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CCR6 is not necessary for functional effects of human CCL18 in a mouse model


CCL18, a chemokine with no known receptor, has been implicated in several fibrotic pulmonary diseases associated with T-lymphocyte infiltration. It has been hypothesized that CCL18 may act through CCR6. Gene delivery of human CCL18 to the lungs of wild-type mice induced pulmonary infiltration of T-lymphocytes, less than 5% of which expressed CCR6. In the lungs of CCR6-deficient mice, CCL18-driven infiltration of T-lymphocytes was attenuated but not fully abrogated. It was concluded that CCR6 is not necessary for CCL18-induced changes in mice in vivo and that CCR6 is not the main functional receptor for CCL18 in this model.


CC chemokine ligand 18 (CCL18, also termed MIP-4, PARC, AMAC-1, DC-CK-1 and SCYA18) is a chemokine that has been implicated in several fibrotic pulmonary diseases associated with T-lymphocyte infiltration [15]. This cytokine has no known receptor and is present in humans but not in mice [69], although human CCL18 is fully functionally active in mice in vivo, causing chemotaxis of T-lymphocytes [35, 9]. These observations suggest that although CCL18 was lost in mice after evolutionary separation from human ancestors, the receptor for it has been preserved in both mice and humans. Identification of a functional CCL18 receptor would allow for development of therapies targeting CCL18-driven lymphocytic inflammation and fibrosis. However, major efforts of numerous laboratories for more than a decade failed to identify a CCL18 receptor. At this point, excluding CCL18 receptor candidates becomes important for narrowing the spectrum of potential cell surface molecules that may band CCL18 and mediate its effects, and thus for avoiding duplicating the efforts of various investigators.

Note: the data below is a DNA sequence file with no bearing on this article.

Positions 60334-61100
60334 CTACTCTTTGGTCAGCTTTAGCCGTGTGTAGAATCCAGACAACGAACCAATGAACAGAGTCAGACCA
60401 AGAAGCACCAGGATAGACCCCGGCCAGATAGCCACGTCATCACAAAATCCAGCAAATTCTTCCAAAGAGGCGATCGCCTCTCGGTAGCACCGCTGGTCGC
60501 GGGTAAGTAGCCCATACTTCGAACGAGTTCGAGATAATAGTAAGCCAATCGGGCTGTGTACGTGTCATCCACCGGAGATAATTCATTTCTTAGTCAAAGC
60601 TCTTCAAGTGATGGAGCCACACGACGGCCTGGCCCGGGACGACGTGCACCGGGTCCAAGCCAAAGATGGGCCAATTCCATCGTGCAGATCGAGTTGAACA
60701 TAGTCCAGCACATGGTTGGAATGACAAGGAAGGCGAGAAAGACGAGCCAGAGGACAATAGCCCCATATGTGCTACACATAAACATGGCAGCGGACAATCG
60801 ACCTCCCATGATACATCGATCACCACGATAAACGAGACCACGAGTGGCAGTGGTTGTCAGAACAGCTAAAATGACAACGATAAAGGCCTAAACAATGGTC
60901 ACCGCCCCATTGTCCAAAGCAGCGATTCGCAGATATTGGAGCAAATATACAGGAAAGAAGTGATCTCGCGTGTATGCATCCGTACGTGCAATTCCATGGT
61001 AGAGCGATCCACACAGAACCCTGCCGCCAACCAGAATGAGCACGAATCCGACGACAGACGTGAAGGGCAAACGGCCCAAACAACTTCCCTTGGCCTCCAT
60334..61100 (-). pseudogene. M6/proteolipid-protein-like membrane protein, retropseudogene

It has been recently suggested [10] that CC chemokine receptor 6 (CCR6) may be a functional receptor for CCL18. CCR6 is known as the receptor for a different chemokine, CCL20 (also termed LARC or MIP-3α), and human CCL20 is biologically active in mice in vivo and on mouse cells in culture [11, 12]. Therefore, we hypothesized that if CCR6 is a receptor for CCL18, the effects of human CCL18 in mice [35, 9] may be mediated by mouse CCR6.


To address this hypothesis, two types of experiments have been performed. In the first series of experiments, wild-type C57Bl/6 mice (The Jackson Laboratory, Bar Harbor, ME, USA) received intratracheal instillations of a replication-deficient recombinant adenoviral construct encoding human CCL18 (AdV-CCL18), exactly as described previously [35]. Control mice received similar amounts of AdV-NULL, which does not encode a cytokine. Three animals per group were analyzed in two independent experiments, with similar results. Fourteen days after instillations, bronchoalveolar lavage (BAL) was analyzed by flow cytometry, revealing a significant accumulation of lymphocytes (22.1 ± 3.5% of total BAL cells), in contrast to the number of lymphocytes found in the BAL of AdV-NULL-treated mice (2.7 ± 0.8% of total BAL cells). BAL cells were stained and analyzed with flow cytometry for CD3 and CCR6. Only a small fraction of T-lymphocytes stained positive for CCR6, whereas nearly a quarter of the splenocytes obtained from these mice were CCR6-positive (Figure 1A). These observations suggested that human CCL18 attracts mostly CCR6-negative T-lymphocytes to mouse lungs, and that mouse CCR6 is not necessary for the functional response to human CCL18 in mice.